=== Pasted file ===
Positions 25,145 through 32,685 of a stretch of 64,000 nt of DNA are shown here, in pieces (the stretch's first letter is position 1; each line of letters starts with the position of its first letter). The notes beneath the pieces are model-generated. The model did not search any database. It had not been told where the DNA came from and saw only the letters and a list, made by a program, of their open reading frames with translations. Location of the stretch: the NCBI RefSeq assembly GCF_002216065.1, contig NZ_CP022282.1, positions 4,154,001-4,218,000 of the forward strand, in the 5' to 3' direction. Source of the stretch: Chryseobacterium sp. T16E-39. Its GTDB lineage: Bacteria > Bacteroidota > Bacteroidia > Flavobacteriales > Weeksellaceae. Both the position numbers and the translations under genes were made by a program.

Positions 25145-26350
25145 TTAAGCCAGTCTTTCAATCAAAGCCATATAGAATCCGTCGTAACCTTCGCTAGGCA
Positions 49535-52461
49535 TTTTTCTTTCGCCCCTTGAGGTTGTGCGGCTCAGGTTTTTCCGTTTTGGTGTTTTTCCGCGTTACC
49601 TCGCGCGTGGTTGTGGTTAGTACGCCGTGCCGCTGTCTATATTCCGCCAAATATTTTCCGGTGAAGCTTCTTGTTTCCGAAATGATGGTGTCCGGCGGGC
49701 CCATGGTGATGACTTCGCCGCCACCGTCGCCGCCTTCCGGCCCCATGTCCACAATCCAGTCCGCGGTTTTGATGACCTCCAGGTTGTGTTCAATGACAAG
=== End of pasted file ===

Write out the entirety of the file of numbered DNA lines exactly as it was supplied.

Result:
Positions 25,145 through 32,685 of a stretch of 64,000 nt of DNA are shown here, in pieces (the stretch's first letter is position 1; each line of letters starts with the position of its first letter). The notes beneath the pieces are model-generated. The model did not search any database. It had not been told where the DNA came from and saw only the letters and a list, made by a program, of their open reading frames with translations. Location of the stretch: the NCBI RefSeq assembly GCF_002216065.1, contig NZ_CP022282.1, positions 4,154,001-4,218,000 of the forward strand, in the 5' to 3' direction. Source of the stretch: Chryseobacterium sp. T16E-39. Its GTDB lineage: Bacteria > Bacteroidota > Bacteroidia > Flavobacteriales > Weeksellaceae. Both the position numbers and the translations under genes were made by a program.

Positions 25145-26350
25145 TTAAGCCAGTCTTTCAATCAAAGCCATATAGAATCCGTCGTAACCTTCGCTAGGCA
Positions 49535-52461
49535 TTTTTCTTTCGCCCCTTGAGGTTGTGCGGCTCAGGTTTTTCCGTTTTGGTGTTTTTCCGCGTTACC
49601 TCGCGCGTGGTTGTGGTTAGTACGCCGTGCCGCTGTCTATATTCCGCCAAATATTTTCCGGTGAAGCTTCTTGTTTCCGAAATGATGGTGTCCGGCGGGC
49701 CCATGGTGATGACTTCGCCGCCACCGTCGCCGCCTTCCGGCCCCATGTCCACAATCCAGTCCGCGGTTTTGATGACCTCCAGGTTGTGTTCAATGACAAG